They ate dinner early and went for their daily walk. As the doors of the elevator opened, the next-door neighbors, a gay couple, still holding hands, stepped out and greeted them. « Lovely people, » Natalia said, pressing the elevator button. Nobody was in the lobby except the yawning guard at the entrance. The fishy smell of the ocean hit them as they left the building and took the narrow path toward the beach. She held his arm tight and synchronized her walk with his long steps. It was the only time Natalia would stop talking. Lazlo grabbed the opportunity to pull himself farther away from her, toward the past or toward the future, where she was nonexistent. As they approached the beach, more people crossed their path, on roller skates, on bikes, on skateboards, or running. They accelerated their walk, the naked skin of his legs slowly covered with sand and sweat, and his imagination altered the reality of his surroundings. Natalia’s hands grew darker, and her bones shrank. Her hair turned black, and she became a stranger. Lazlo was afraid to look at her and lose the illusion. Yet, he stroked her hair. She looked up at him and smiled. He didn’t smile back but touched the tip of her nose to wipe the few grains of sands stuck to her skin.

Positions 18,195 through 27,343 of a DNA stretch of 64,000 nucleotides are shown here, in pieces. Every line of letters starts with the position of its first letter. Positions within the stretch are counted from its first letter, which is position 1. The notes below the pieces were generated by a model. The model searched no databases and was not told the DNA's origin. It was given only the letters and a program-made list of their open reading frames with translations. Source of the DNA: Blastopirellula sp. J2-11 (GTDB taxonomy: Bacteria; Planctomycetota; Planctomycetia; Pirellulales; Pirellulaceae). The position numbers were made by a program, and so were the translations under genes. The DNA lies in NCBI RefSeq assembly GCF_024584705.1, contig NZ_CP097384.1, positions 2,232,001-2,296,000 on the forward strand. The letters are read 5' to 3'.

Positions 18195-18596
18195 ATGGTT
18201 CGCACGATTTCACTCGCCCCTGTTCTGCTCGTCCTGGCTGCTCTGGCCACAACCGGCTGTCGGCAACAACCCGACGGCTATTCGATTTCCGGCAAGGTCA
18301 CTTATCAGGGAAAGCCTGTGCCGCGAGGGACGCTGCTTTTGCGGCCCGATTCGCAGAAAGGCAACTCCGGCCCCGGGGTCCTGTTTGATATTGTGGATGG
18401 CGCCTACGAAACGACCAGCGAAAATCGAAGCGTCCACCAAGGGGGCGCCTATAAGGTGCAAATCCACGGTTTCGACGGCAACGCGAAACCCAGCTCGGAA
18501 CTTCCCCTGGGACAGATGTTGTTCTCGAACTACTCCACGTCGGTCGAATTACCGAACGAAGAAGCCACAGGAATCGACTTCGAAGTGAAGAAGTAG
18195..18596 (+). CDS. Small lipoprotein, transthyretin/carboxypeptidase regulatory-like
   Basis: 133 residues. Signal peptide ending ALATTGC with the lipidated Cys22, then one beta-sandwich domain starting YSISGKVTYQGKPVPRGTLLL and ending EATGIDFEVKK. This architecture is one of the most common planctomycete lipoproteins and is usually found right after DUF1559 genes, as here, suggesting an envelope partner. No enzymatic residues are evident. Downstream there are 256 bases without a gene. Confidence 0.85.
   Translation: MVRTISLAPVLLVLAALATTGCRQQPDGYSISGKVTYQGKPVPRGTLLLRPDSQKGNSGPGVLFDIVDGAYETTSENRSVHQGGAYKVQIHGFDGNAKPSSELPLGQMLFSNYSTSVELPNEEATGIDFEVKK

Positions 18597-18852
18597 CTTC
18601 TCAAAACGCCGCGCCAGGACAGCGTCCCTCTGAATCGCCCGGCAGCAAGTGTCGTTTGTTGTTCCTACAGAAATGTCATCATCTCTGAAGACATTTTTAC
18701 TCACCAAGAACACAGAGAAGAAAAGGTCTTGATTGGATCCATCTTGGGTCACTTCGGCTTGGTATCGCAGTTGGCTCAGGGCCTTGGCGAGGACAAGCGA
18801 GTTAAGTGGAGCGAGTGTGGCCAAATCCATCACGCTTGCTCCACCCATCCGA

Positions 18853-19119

At the beach, they sat on a bench and watched the light of a hiding sun change colors, going from red to grayish blue. Their entangled fingers, pressed against one another, reminded Lazlo of his love for Natalia but also of his desire to let go of her, run toward the horizon, and hide in the water until there was no one on the beach. Maybe Perdita felt the same. After signing the divorce papers, sent by a local attorney, Lazlo refused to look for Perdita. From the address, a PO Box in Paris, he knew she lived in France, but that was six years ago. Where was she now?
Natalia got up. “Let’s go,” she said. “I’m cold.”
Nobody was left on the beach. Seagulls had gathered around a spot near the ocean, shrieking. Lazlo couldn’t see what the object of the birds’ distress was. He dropped Natalia’s hand and walked toward the birds. Most of them flew away, all except one. He noticed it was injured; its wing bloody. Lazlo grabbed a small piece of a dead branch on the ground and poked the bird gently. As he looked closer, he saw a rat under the seagull’s wing. He wasn’t sure which was the aggressor or the victim. The rat held the bird’s neck, and its long tail was wrapped around the bird’s torso. The bird’s injury was minimal, and the rat was only stuck under the bird’s weight. But they held onto each other, breathing hard. They could have survived if they chose to let go.
Natalia shrieked. “Oh No! Poor things,” she said, kneeling. “Let’s take them home.”
Lazlo pulled her away from the animals. “Rats bring diseases. Don’t touch them.” he thought about the possibility of a coming plague.
“We no longer live in the Middle Ages,” she said, pushing him back.
“The pandemic,” Lazlo reminded her. “Who knows the kind of world we live in?”
Natalia stopped fidgeting. “Whatever it is, it’s not a kind world.”